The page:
Scott Frost, Nebraska Cornhuskers

NCAA Football: Purdue at Nebraska
Dylan Widger-USA TODAY Sports

The Nebraska Cornhuskers had every reason to be elated in 2018. Not only was Scott Frost coming off a 13-0 season, but the Lincoln native and Nebraska alum was also headed home. Finally, the Cornhuskers had the coach who would finally start pushing the program towards the glory years it experienced when Frost was the quarterback.

Nebraska combined for nine wins in its first two seasons, but some were willing to give Frost a pass. He needed time to build the program his way and to pull in the recruits who would help shape his offense. We’re now four years into the Scott Frost experience and the coach has more players vomiting in practice than total wins during his tenure.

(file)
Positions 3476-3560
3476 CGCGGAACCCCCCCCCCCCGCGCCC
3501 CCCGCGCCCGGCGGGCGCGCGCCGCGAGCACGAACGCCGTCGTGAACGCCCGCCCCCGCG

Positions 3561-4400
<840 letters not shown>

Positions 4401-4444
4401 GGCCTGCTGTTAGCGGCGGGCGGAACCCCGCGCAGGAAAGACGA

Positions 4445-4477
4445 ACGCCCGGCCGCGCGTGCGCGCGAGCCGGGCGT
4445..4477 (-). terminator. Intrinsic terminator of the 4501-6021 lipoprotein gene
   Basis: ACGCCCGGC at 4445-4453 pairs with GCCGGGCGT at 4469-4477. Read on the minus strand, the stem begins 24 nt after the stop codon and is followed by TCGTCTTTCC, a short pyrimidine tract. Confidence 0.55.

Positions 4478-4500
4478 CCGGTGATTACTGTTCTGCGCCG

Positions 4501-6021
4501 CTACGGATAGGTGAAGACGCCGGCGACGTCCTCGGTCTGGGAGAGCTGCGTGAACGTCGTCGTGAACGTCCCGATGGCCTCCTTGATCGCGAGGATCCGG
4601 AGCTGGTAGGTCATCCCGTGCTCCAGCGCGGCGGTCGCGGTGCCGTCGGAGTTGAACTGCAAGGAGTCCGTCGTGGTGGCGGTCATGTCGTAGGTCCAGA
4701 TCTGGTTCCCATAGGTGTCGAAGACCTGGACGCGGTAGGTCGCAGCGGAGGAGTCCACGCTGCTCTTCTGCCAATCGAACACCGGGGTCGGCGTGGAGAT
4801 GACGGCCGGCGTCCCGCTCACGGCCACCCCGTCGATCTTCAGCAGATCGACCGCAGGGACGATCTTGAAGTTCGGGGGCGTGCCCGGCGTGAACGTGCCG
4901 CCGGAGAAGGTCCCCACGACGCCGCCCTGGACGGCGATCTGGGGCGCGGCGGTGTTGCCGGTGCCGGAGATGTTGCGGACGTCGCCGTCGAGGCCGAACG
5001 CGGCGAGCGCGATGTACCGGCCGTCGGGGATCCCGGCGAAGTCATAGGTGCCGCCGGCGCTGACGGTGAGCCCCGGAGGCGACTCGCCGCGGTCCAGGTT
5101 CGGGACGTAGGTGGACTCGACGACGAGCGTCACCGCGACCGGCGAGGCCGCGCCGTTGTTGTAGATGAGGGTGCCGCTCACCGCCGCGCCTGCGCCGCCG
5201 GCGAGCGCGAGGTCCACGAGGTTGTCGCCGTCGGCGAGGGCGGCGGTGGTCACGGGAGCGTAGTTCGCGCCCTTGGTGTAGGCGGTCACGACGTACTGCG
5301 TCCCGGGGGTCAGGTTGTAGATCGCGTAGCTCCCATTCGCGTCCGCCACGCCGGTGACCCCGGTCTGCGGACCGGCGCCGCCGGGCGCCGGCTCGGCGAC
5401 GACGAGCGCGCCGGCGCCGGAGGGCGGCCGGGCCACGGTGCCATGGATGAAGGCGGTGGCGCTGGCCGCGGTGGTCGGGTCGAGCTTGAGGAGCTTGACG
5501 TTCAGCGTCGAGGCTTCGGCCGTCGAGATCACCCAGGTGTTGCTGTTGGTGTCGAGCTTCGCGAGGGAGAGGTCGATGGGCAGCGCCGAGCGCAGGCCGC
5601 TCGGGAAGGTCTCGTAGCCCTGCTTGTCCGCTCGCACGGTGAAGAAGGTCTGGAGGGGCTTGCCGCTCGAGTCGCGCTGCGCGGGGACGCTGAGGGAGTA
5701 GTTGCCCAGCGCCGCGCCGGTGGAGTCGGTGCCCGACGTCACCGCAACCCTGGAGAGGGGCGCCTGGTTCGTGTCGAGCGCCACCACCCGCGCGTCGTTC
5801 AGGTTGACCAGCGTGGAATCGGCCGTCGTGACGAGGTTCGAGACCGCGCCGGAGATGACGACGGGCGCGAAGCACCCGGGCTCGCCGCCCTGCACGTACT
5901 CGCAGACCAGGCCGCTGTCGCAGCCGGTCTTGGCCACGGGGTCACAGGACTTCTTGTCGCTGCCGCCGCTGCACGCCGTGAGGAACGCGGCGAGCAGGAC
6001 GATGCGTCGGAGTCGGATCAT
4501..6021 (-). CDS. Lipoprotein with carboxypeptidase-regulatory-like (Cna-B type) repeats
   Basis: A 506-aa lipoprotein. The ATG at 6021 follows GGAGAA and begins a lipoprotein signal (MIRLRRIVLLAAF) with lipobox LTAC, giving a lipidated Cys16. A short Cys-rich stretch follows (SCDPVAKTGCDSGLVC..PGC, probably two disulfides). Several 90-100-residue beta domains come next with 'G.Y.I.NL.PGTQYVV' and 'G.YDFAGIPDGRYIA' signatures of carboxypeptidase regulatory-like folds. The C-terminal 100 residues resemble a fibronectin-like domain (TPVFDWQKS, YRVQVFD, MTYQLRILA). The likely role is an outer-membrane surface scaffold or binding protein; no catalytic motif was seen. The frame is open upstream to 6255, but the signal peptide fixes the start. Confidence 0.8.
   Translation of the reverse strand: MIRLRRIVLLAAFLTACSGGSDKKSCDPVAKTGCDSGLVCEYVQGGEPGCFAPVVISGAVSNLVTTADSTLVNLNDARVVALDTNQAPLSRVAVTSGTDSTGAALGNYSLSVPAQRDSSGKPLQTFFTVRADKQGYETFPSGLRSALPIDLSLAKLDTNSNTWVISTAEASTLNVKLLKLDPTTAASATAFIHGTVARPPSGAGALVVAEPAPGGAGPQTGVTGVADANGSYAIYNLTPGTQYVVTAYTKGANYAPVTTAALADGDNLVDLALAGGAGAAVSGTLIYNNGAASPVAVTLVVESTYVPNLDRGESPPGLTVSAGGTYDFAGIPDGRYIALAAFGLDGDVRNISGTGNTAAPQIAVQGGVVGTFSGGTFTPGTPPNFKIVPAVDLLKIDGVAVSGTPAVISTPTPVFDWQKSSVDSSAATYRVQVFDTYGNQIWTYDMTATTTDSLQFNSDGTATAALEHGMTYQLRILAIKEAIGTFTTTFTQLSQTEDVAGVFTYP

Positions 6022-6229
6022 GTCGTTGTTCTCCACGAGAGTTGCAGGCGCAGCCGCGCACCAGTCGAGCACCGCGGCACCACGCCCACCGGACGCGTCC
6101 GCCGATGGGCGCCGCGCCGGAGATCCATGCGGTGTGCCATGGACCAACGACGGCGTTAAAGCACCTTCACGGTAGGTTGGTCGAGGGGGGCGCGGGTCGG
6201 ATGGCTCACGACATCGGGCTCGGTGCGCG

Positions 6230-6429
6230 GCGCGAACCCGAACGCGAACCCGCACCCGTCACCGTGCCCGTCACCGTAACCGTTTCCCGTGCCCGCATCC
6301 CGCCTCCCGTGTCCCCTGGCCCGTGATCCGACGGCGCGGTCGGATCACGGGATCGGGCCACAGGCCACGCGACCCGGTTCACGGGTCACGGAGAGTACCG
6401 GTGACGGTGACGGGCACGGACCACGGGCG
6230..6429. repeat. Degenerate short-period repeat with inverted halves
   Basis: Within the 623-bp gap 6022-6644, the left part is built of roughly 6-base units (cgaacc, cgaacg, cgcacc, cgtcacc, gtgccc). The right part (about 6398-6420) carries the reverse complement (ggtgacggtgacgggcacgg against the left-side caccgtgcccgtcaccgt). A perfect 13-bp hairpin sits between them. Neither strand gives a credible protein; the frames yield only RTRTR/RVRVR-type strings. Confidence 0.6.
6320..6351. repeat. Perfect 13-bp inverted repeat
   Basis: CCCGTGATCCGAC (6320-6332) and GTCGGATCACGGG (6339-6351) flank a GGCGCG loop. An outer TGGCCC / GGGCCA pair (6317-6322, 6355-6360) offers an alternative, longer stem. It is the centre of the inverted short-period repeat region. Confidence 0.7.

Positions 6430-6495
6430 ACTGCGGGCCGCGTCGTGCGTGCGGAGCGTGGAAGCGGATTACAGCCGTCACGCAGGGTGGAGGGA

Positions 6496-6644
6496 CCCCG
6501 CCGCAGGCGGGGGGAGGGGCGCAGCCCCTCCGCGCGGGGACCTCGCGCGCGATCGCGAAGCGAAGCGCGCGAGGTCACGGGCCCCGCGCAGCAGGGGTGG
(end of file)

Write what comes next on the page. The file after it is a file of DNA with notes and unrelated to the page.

Frankly, the Cornhuskers should have made the move during the offseason. Instead, loyalty to a program icon and money stood in the way. Nebraska doesn’t seem to be in a position to dramatically turn things around, which makes another losing season inevitable. Bet on Frost becoming one of the college football coaches fired in 2022.

Mike Norvell, Florida State Seminoles

NCAA Football: Miami at Florida State
Melina Myers-USA TODAY Sports

It’s becoming clear that the Florida State Seminoles struck out for a second time trying to replace Jimbo Fisher. Boosters and fans only waited two seasons to kick Willie Taggart out, unsatisfied with his 9-12 record. Fittingly, that mark is better than the results during the Mike Norvell era.

  • Mike Norvell record (Florida Staate): 8-13